Presumably, the differences in bleeding and mortality relate in part to the aggressive use of glycoprotein IIb/IIIa inhibitors—approximately one-third in the RIVAL trial, nearly half in the STEMI-RADIAL trial, and over two-thirds in the RIFLE STEACS trial—predisposing to bleeding and vascular complications in the large-caliber femoral artery in which larger sheaths were used.
Implications and Considerations: High-Risk Patients, Procedural Characteristics, and Operator Experience
Lower doses of heparin, decreased use of potent parenteral antiplatelet agents, and increased use of bivalirudin could ultimately reduce bleeding and need for transfusions. This would permit continuation, not only of post-procedural oral antiplatelet drugs, but also of other cardioprotective agents, lessening the risk for subsequent cardiac compromise (a main determinant of mortality in the femoral access approach). These considerations are particularly relevant in high-risk ACS patients, in whom the larger femoral artery may be necessary anyway for device insertion such as an intra-aortic balloon pump.
Procedural characteristics are also affected by the choice of access site. Door-to-balloon and fluoroscopy times tend to be less with the femoral approach, and choice of sheath size is less restrictive (3–5). Outcomes with vascular closure devices have evolved over time, but recent meta-analyses have noted they may safely reduce femoral bleeding, further reducing the gap in bleeding and mortality outcomes between access sites (19).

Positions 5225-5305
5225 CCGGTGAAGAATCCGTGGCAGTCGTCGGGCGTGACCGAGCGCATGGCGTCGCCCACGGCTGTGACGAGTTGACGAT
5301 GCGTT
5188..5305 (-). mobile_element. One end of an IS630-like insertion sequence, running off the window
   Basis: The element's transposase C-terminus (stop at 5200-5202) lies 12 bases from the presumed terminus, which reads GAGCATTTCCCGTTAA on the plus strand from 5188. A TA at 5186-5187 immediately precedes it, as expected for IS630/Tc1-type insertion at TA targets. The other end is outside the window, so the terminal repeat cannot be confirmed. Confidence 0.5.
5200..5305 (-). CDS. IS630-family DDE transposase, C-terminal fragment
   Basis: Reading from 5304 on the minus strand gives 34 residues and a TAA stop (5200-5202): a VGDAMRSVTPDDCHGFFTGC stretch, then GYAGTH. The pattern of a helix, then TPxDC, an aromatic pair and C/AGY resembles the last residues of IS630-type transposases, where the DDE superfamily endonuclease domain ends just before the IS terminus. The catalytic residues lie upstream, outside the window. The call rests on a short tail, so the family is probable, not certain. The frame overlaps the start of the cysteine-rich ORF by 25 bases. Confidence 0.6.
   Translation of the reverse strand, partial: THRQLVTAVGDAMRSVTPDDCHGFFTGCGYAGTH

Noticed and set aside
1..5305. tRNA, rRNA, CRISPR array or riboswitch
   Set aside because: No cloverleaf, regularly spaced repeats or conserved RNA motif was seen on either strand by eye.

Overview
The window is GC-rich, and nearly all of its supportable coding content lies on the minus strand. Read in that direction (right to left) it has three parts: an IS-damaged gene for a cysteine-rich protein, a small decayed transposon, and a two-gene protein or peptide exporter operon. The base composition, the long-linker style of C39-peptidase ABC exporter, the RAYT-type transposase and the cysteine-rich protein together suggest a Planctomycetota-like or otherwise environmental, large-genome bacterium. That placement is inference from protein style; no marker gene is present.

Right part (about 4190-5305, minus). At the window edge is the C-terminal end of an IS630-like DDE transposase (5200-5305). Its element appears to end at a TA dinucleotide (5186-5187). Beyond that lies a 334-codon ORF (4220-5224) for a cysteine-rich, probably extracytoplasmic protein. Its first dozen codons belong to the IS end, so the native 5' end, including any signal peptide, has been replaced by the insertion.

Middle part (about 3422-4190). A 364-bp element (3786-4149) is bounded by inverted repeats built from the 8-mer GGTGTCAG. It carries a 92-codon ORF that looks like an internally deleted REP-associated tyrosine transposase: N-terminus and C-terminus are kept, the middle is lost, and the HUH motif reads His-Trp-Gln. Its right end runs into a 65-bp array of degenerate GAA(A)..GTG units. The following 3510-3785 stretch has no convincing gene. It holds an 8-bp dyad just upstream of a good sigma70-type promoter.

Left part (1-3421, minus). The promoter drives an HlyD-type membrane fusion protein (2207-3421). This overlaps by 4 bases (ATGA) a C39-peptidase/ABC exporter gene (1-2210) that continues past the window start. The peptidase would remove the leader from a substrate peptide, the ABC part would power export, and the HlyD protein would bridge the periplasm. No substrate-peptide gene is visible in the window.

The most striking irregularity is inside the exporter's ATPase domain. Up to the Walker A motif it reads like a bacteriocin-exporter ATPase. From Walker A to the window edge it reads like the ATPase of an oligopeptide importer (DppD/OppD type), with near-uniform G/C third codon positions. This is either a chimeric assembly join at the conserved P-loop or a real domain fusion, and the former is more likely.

Finally, the prospective randomized trials supporting the radial approach were all done at high-volume radial access centers. Indeed, the RIVAL study demonstrated no difference in the lower 2 tertiles of operator experience (3). This is an important consideration in the United States, where <7% of PCI procedures are accessed radially (11,20).
At first glance, current studies support the benefits of radial access PCI in ACS. These conclusions, however, are drawn from patients on suboptimal antithrombotic regimens as well as liberal use of potent parenteral antiplatelet agents. Thus, the influence of access site alone on outcomes cannot be accurately measured. Ultimately, a trial comparing femoral versus radial access in patients treated with bivalirudin or appropriate doses of heparin, novel P2Y12 receptor inhibitors such as prasugrel or ticagrelor and without adjunctive glycoprotein IIb/IIIa inhibitors, is needed to assess outcomes on the basis of access site alone. The ongoing SAFARI-STEMI (the Safety and Efficacy of Femoral Access Versus Radial for Primary Percutaneous Coronary Intervention in ST-Elevation Myocardial Infarction) trial (NCT01398254) will help shed light into this particular topic. Until further data emerge, femoral access with optimal pharmacotherapy should be considered a safe, viable and time-tested option for PCI access in ACS.
Dr. Lee has received honoraria from Abiomed, St. Jude Medical, Medtronic, and Boston Scientific. Dr. Stone has served as a consultant to Boston Scientific. Dr. Wolfe has reported that he has no relationships relevant to the contents of this paper to disclose.
- Abbreviations and Acronyms
- acute coronary syndrome
- percutaneous coronary intervention
- ST-segment elevation myocardial infarction
- transfemoral intervention
- transradial intervention
- Received June 18, 2013.
- Revision received August 2, 2013.
- Accepted August 14, 2013.
- American College of Cardiology Foundation